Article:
I am using MySQL 5.6 and have an append-only "lookup" table that's used to store reference data:
CREATE TABLE my_table ( id INT UNSIGNED NOT NULL AUTO_INCREMENT, my_column VARCHAR(32) NOT NULL, PRIMARY KEY (id), UNIQUE KEY my_column_uk (my_column) ) ENGINE=INNODB DEFAULT CHARSET=utf8;
Rows are inserted, but never updated or deleted. The table is small (thousands of rows at most), so query performance is not a concern.
I have 2 different processes (running identical code) which insert rows into this table. Each process has an in-memory write-through cache of the
id value. Whenever a new entry is put into the cache that doesn't already exist, it's synchronously inserted into the database table, then added to the cache.
How do I handle the scenario where 2 (or more) processes try to insert the same
my_column value at the same time?
Since the table has a unique key constraint on
my_column, my thought is to have both processes try to insert the new row and get the new PK
id value. One of them will succeed, and can add the new entry to its cache. The other one will fail, but then it can fall back to querying for the
id of the row that the other process inserted. I call this the "write-read" approach.
Is there a better way of handling this contention between the two processes? Would a "read-write" approach be better, potentially with a different transaction isolation level ("read uncommitted" e.g.)?
The one potential downside I see with the "write-read" approach is that it involves catching a duplicate key exception, and using that as an indicator to query for the existing row. This is perhaps a misuse of an exception, because this scenario is expected to occasionally happen, and is not really exceptional.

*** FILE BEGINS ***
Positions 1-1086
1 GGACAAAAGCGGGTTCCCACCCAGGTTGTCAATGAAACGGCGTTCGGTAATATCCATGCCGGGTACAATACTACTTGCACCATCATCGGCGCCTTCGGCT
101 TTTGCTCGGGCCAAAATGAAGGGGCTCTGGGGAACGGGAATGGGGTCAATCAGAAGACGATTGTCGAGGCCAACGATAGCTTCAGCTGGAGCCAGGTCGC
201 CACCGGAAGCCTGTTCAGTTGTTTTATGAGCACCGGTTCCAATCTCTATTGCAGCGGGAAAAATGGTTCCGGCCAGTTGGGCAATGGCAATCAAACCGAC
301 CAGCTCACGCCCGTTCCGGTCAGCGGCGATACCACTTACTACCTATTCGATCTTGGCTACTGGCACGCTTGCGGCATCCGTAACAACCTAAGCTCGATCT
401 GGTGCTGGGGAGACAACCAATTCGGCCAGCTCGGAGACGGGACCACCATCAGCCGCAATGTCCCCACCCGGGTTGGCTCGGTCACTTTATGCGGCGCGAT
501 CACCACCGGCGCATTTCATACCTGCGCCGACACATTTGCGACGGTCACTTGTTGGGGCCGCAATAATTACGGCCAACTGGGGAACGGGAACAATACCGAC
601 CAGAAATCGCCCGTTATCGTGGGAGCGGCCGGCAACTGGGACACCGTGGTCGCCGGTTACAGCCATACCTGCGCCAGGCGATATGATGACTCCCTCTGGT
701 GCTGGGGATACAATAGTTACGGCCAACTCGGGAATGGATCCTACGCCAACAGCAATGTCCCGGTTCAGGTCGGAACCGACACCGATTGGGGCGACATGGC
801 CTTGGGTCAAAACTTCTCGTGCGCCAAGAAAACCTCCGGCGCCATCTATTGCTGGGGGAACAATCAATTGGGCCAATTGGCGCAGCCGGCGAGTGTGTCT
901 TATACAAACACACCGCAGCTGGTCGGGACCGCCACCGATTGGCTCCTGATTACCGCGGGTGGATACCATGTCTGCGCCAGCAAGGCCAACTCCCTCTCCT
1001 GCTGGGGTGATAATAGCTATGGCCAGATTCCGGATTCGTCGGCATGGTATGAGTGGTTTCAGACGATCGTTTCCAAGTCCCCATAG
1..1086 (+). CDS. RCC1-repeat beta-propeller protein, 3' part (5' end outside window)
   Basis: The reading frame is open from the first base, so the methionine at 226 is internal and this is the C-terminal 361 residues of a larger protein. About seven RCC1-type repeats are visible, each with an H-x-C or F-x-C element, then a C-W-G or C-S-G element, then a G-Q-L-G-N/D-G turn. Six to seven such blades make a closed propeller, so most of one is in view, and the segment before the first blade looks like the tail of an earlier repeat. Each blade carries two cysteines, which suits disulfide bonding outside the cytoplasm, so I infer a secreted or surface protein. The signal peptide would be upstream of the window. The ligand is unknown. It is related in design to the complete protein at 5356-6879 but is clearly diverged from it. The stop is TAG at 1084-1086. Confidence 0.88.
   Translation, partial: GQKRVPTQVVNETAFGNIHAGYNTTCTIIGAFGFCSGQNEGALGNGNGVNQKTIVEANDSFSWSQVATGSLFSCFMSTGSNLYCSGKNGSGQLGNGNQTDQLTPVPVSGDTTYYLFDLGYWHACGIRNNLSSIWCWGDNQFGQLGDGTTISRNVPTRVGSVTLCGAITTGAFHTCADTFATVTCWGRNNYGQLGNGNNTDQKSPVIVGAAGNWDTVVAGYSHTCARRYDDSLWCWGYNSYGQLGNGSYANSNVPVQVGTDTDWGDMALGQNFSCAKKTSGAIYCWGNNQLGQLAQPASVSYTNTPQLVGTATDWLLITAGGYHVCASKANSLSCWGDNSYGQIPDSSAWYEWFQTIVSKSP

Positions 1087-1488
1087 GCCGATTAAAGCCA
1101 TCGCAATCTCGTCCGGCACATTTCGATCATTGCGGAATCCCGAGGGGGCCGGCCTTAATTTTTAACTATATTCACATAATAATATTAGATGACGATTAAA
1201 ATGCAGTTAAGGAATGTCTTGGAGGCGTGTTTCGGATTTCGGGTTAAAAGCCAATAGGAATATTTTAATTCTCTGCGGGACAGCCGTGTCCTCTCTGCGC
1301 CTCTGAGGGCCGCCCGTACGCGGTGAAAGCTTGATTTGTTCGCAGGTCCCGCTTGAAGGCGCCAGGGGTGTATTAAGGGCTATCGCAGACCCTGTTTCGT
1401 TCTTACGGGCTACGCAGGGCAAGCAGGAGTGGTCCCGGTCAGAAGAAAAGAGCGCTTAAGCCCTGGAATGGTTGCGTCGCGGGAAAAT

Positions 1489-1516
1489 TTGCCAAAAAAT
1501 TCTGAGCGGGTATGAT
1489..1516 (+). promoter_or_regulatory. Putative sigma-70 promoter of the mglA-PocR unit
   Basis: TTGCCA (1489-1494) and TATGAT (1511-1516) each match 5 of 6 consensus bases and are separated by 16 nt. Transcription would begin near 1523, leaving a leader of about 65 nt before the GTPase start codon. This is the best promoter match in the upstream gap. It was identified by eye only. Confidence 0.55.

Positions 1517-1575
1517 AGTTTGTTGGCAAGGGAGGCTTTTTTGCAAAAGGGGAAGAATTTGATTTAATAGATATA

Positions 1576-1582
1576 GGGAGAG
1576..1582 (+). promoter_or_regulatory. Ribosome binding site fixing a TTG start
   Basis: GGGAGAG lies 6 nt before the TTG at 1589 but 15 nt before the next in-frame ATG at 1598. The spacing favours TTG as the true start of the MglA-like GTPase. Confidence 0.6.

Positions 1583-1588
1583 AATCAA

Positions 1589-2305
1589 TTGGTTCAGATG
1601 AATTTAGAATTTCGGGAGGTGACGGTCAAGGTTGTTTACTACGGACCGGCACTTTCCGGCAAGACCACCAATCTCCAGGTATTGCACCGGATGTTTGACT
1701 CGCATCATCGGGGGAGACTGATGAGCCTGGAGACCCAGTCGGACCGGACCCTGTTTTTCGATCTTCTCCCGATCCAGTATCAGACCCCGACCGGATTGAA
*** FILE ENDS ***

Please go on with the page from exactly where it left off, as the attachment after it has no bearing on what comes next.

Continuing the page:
The problem with the "read-write" approach is that I'm not sure there's a good way to have process 2 "see" the row that process 1 added, until it finishes its transaction. So this might need to be a "read-write-read", in which case I'm better off just starting with the INSERT like in the "write-read" approach.
Some more constraints:
I need to get the resulting PK ID, regardless of whether the row was inserted or already exists. However I don't want to burn through auto-increment values, so I'm not going to use the
UPDATE id = LAST_INSERT_ID(id)kludge. I'd rather just execute a second SQL statement to SELECT the id value, because I'm only inserting a row every ~5 minutes into a table with ~100k rows, so query performance is not a major concern.
The reason why I'm not using the VARCHAR
my_columncolumn as the
PRIMARY KEYcolumn is that this lookup table has a FK reference from another much bigger (500M rows, 20 cols) table. I'm using this lookup table pattern to store reference data - e.g. failure codes ("eligibility.failure.not_enough_foobar_data") or time zones ("America/Los_Angeles") - so that the much larger main table can use a short FK id to reference that value (e.g.
time_zone_id), instead of repeating the long string.